• LEADING ARTICLE : Mineral water diplomacy
    Sunday, 23 July 1995

    For these reasons, the only sensible way in which the West can help the Bosnian Muslims is by arming them. This may lead, in Douglas Hurd's phrase, to a level killing-field; but it is hard to see why this would be worse than an unlevel killing-field ...

  • A blind eye to violence The losers get violent
    Sunday, 23 July 1995

    Why, then, does the Home Office persist in denying it? Perhaps because the likely suspect for this wholly avoidable slide into American-style violence is the Government's economic policy since 1979. The Home Office uses two arguments to support its c...

  • Thank you for a feast of opera, Mrs Bottomley
    Sunday, 23 July 1995

    I am an unabashed opera aficionado. For me, there is no greater pleasure on earth than to sit in a box in The Royal Opera House with fellow opera buffs such as Lord St John of Fawsley, Lord Wyatt of Weevil, HRH Princess Margaret and the becapped Mr B...

  • words : Elitism
    Sunday, 23 July 1995

    Elite comes from eligere (past participle electus), to choose, which seems to identify it with the democratic process; logically, elitism should be an affirmation of that process. But etymology is a poor guide to current meanings. Elizabethans who sp...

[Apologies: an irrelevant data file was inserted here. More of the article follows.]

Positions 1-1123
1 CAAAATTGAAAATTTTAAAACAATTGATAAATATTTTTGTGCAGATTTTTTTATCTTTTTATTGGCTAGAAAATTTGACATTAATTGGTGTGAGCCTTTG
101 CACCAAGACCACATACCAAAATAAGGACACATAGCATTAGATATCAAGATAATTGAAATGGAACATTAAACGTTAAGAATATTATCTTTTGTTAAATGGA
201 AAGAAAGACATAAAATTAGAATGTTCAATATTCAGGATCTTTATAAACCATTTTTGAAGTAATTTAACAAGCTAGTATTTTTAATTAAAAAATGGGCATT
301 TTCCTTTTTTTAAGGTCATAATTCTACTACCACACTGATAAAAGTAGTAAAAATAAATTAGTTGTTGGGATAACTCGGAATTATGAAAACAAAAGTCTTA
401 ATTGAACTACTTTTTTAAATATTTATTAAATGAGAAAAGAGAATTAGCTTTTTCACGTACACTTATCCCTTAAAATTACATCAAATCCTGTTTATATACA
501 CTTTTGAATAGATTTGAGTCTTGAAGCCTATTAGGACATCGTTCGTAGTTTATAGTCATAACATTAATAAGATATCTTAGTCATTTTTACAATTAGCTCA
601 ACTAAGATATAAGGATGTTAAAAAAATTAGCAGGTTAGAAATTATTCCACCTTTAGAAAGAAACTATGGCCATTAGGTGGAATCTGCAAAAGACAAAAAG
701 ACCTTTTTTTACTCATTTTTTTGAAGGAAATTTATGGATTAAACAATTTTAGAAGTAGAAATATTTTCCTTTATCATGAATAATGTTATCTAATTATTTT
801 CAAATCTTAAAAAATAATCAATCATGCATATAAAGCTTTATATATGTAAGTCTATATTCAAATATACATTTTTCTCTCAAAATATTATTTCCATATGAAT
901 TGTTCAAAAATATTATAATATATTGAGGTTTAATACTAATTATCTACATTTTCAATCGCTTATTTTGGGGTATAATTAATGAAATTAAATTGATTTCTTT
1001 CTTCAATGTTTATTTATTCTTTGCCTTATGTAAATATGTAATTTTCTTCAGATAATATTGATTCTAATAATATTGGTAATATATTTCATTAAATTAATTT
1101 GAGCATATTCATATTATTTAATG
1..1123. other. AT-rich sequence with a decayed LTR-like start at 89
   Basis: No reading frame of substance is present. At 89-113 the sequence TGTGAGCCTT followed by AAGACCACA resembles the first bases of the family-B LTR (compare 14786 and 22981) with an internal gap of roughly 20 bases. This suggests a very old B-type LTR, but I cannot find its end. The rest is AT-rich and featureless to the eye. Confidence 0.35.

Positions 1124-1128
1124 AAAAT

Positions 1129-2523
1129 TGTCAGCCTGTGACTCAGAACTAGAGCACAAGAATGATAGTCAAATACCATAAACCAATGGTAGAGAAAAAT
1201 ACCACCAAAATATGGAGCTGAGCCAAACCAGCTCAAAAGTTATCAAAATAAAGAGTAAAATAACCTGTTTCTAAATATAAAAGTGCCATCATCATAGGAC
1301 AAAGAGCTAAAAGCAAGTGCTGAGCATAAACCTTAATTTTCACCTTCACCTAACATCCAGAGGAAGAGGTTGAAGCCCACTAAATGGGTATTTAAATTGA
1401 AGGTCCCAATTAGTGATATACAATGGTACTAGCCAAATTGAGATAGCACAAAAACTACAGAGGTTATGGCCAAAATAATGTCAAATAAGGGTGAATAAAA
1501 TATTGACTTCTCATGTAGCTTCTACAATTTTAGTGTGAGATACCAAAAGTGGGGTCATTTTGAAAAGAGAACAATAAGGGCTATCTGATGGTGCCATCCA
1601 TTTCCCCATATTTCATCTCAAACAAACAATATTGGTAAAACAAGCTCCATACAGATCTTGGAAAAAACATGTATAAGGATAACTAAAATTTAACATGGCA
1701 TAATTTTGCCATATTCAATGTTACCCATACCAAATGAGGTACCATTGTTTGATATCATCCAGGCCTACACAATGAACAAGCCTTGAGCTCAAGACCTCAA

• How New Labour lost its nerve
    Sunday, 23 July 1995

    "We know in our hearts that the monarchy is an historic absurdity," he said. "But, because we lack the courage to abolish it, as we lack the courage for any radical undertaking, we express our anger at our own bad faith by torturing the individuals c...

  • Letter: Only joking
    Saturday, 22 July 1995

    My speech was delivered from a prepared text, copies of which were distributed. It is clear from the text that I did, in fact, speak in warm praise of Ms Pembridge's undoubted fighting qualities. I described her as "a woman of indomitable energy, cou...

  • Blair: quite a year, quite a few questions
    Saturday, 22 July 1995

    The most dramatic change has been in the Labour Party itself. This is not surprising. It is the one area where Mr Blair has the power to change. It is also the true site of his radicalism. Mr Blair did not believe in most of the old Labour baggage: t...

  • A bad business
    Saturday, 22 July 1995

    The issue was, of course, executive pay and the committee the Greenbury committee. Presided over by the chairman of Marks & Spencer, the chairmen of Whitbread, Rank, BP, BT, the director-general of the Institute of Directors - a veritable capo di...